'Xanadu' Review: The Most Awkward Show on Earth
In Xanadu, hungry and down-on-his luck artist Sonny gets inspiration from Kira, one of the Greek muses for an important and artistic cause: to build a huge disco roller skating rink. Not only is the plot to Xanadu tremendously silly, but also as paper thin as it can get. Ultimately, a love story forms between Kira and Sonny and nothing really happens. Any conflict is quickly dispatched and all we’re left with is with visuals and music, and both are what keep this movie from feeling like a complete waste of time.
The visuals are 80's vibrant and cool, sort of. Meaning tons of rotoscoped animation and glow, which is ultra-cheesy but it brings a certain charm and personality to it. And the music is fine. I guess I’m biased because Electric Light Orchestra is one of my favorite bands, but they bring in some of the most memorable and lively tunes to the soundtrack, while the rest of the songs are serviceable but not outstanding. With the addition of Olivia Newton-John you might be expecting some Grease-level catchiness, but it just isn’t there.
There’s a moment where both the visuals and the music blend in perfectly, and that’s in an animated sequence directed by no other than Don Bluth. This, being a movie about optimism and magic, this little sequence ultimately better represents the movie and one almost wishes that the whole movie had been animated. Of course, the story would still be paper-thin and weak, but its visuals would feel better complimentary of the music and message. As a sequence, it comes out of nowhere, but it’s really the only moment the film goes for broke and that makes it somewhat endearing. Plus, the animation is beautiful and fluid in the usual Bluth style.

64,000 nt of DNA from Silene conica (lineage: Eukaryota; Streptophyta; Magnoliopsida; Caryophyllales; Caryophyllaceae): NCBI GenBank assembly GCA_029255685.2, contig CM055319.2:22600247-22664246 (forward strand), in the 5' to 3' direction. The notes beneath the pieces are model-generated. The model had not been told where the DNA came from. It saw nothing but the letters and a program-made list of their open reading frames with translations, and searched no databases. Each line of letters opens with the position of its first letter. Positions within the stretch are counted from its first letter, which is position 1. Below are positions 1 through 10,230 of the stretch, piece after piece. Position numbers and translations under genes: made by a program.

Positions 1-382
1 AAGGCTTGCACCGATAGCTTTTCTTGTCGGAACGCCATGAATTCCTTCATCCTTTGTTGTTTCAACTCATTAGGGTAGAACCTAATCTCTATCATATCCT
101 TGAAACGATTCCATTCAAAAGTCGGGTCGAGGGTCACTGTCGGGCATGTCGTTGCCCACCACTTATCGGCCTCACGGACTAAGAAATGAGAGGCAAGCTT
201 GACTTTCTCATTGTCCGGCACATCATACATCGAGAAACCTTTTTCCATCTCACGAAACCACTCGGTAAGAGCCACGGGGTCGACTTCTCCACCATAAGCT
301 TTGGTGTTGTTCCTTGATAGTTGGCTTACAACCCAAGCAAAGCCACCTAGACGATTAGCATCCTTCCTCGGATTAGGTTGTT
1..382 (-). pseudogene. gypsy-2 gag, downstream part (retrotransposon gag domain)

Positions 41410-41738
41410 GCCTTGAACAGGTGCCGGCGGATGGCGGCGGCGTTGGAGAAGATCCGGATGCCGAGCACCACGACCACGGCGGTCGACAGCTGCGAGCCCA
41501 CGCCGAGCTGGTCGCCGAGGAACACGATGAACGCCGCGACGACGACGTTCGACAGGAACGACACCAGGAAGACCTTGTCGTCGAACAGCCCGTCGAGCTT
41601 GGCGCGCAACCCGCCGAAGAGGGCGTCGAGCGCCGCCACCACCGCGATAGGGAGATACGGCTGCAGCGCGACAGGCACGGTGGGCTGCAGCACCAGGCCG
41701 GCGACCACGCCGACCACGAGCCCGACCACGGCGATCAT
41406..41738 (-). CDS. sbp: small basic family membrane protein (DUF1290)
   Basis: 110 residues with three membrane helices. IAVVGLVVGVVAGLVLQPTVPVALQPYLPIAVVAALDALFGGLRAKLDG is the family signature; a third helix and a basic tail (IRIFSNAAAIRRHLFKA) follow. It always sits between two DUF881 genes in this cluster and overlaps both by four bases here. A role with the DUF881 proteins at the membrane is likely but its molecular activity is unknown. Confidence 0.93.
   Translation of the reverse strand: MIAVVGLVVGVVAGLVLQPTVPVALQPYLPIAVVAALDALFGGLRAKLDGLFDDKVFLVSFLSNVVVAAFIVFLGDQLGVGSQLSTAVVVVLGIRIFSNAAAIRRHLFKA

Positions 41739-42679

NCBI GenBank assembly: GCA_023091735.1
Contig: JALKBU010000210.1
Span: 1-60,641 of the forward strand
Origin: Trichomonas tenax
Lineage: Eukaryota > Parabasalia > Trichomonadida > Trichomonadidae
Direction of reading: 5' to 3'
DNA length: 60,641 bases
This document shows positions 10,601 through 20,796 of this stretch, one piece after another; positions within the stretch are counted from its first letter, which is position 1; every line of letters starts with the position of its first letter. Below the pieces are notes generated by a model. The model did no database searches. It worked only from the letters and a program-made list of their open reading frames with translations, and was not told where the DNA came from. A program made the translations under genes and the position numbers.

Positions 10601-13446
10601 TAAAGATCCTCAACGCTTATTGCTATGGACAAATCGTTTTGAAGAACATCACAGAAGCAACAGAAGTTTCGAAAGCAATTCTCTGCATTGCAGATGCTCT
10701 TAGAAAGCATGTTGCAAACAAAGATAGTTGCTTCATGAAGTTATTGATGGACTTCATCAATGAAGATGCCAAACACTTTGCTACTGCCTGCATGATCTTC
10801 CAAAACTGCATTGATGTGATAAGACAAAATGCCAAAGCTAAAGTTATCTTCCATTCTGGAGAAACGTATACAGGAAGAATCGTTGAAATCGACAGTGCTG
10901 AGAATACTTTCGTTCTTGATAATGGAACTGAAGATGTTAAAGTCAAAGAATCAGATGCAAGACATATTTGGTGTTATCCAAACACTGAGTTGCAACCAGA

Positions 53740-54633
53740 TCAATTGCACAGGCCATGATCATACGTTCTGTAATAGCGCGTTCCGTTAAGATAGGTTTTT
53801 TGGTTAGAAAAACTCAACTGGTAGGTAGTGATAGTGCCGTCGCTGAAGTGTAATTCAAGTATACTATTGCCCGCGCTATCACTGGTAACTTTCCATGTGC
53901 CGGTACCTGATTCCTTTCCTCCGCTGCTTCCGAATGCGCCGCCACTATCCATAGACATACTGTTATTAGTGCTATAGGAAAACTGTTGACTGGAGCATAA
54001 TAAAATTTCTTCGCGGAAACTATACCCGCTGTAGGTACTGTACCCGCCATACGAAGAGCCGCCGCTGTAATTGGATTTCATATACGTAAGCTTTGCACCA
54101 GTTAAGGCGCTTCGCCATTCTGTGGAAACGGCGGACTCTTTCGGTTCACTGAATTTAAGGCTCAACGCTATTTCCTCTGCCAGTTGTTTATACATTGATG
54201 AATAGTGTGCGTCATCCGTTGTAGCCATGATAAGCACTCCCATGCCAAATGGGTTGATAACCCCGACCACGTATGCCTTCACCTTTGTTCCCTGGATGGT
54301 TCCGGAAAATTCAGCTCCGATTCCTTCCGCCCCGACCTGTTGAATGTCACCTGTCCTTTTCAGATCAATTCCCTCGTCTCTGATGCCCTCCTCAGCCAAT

The actors do fine with what they’re given. Olivia Newton-John and Michael Beck have a nice chemistry together but not much is made to it. As characters and even more so as actors, they’re not given much to do. I guess it doesn’t help that Kira doesn’t have much business of their own. She’s just there as a love interest and to be a muse, and sing and dance. That’s really all her character is. One of the movie’s most endearing aspects is Gene Kelly, yes, that Gene Kelly, who through his talent and classiness edges out the movie, including a dance sequence with Newton-John.
Ultimately, Xanadu is inoffensive. It doesn’t work at all, but it’s watchable and all the more so because it seems to be committed to itself and message. A few decent songs and performances and the movie is still not even okay. But it’s not horrible either, just mediocre but weirdly endearing at times. You could do a lot worse, but you’re better off getting the soundtrack and imagining the story in your head. You’ll be more satisfied.
Final Say: Skip It